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The clean solution

Top 10 Things To Know About Warewashing

By Total Food Service - November 11, 2016

Water wave

If you’re opening a new restaurant (or you are already operating one), you should take a look at how your dishes are being cleaned, and how efficient and energy conscious your current setup really is.

Total Food Service sat down with Heidi Moseley, Marketing Manager for warewashing industry leader Meiko, USA Inc. to discuss the top 10 things you should know about warewashing for your restaurant.

1.    New and improved!
New dishwasher models use significantly less water than older styles. Fifteen years ago, a standard rack conveyor dishwasher used about 300 gallons of water per hour.  Current machines average 100 gallons per hour or less. When your dishwasher uses less water, you also save energy and chemicals. Other options, such as heat recovery systems and active water filtration, can further reduce your utility consumption rates. Fully-insulated machines not only conserve energy but make for a much friendlier working environment by keeping the heat on the inside of the machine and prevent kitchen staff from experiencing high temperatures on their skin. Over the lifetime of the dishwasher, these modern features tend to not only pay for themselves, while also providing you with a superior machine in the process.


2.    Don’t burn up your budget in the long run.
Low-temperature machines, which use chemical sanitization, can be less expensive to purchase on the front end. That makes sense if there is a limited budget for startup costs.  The trade-off is that they have higher operating costs over time, from additional water use and the need to keep the dishwasher full of sanitization chemicals.  High-temperature dishwashers use hot water at 180°F for sanitization and are generally more expensive to purchase. However, they eliminate the need for a separate chemical sanitizer, provide faster drying with fewer streaks and spots, and eliminate chlorine residue that can affect food and drink flavors and presentations. Better quality models are less expensive to operate in the long run and most pay for themselves over time.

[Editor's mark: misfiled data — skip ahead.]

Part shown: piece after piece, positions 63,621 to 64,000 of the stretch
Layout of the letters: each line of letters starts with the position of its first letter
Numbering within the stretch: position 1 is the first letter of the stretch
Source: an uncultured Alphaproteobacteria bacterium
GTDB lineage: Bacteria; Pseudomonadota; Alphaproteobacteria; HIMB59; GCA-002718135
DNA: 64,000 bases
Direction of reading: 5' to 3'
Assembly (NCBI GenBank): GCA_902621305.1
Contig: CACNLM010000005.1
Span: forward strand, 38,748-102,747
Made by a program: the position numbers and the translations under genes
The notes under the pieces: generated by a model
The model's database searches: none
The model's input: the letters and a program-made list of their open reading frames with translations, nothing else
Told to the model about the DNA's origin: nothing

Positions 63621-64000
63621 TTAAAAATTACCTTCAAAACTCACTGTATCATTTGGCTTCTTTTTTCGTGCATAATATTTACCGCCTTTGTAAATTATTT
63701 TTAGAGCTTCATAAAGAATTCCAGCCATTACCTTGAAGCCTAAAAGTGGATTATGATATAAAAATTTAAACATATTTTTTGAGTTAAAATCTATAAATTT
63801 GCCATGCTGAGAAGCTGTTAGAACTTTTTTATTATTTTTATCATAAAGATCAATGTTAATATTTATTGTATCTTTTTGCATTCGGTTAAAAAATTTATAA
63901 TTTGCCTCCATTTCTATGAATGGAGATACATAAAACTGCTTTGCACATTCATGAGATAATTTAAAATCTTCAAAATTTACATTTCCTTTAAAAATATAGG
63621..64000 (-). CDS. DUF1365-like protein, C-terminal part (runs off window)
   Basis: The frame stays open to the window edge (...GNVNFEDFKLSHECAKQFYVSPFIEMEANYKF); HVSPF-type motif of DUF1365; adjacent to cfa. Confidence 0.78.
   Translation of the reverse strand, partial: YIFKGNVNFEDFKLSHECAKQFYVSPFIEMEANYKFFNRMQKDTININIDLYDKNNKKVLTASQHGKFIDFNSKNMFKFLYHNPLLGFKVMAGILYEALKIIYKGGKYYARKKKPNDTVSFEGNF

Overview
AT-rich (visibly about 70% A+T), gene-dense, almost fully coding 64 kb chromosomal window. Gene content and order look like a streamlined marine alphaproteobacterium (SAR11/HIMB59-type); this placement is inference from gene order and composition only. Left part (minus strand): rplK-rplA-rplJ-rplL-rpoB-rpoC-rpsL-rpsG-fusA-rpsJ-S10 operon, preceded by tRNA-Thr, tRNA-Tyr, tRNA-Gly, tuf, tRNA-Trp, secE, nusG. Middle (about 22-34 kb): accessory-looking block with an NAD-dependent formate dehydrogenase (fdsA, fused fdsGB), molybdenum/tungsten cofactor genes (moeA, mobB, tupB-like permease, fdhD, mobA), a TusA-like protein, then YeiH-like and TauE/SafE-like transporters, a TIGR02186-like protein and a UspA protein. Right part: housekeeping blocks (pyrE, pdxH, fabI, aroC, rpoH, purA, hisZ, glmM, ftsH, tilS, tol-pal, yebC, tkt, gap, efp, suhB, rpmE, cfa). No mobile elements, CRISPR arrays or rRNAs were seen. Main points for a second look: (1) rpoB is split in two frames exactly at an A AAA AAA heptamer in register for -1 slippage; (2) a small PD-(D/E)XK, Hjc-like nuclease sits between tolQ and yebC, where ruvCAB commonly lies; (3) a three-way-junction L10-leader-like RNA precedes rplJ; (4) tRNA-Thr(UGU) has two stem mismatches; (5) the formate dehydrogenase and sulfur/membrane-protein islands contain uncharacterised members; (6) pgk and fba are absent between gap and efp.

3.    Electric shock.
Electricity rates for commercial customers in NYC are above the national average coming in at approximately 11.55 cents per kilowatt/hour. Dishwashing involves the use of a lot of energy to heat water, so if you must use electric heat, a more efficient machine is a must. Access to the City’s steam utility will result in lower heating costs. They vary based on your usage level but currently work out to be approximately 6.4 cents per kilowatt/hour, or about 55% less than the cost of electric heating.

4.    Your dishware matters to us.
China, glass, and metal absorb more heat during the dishwashing process – so, they will dry faster. Insulated ware, plastics, and melamine do not absorb as much heat and will take longer to dry. You should consider this when laying out the dishwashing area, and you may have to incorporate drying racks or a dishwasher with a blower dryer accessory. If you have a lot of kitchen utensils, mixing bowls, or hotel pans, a dedicated pot washer is also worth considering. Even for a smaller operation, these may be practical, as single-rack models are available. For a larger facility, a dedicated pot washer or glasswasher, in addition to a rack conveyor general-purpose dishwasher, may be ideal.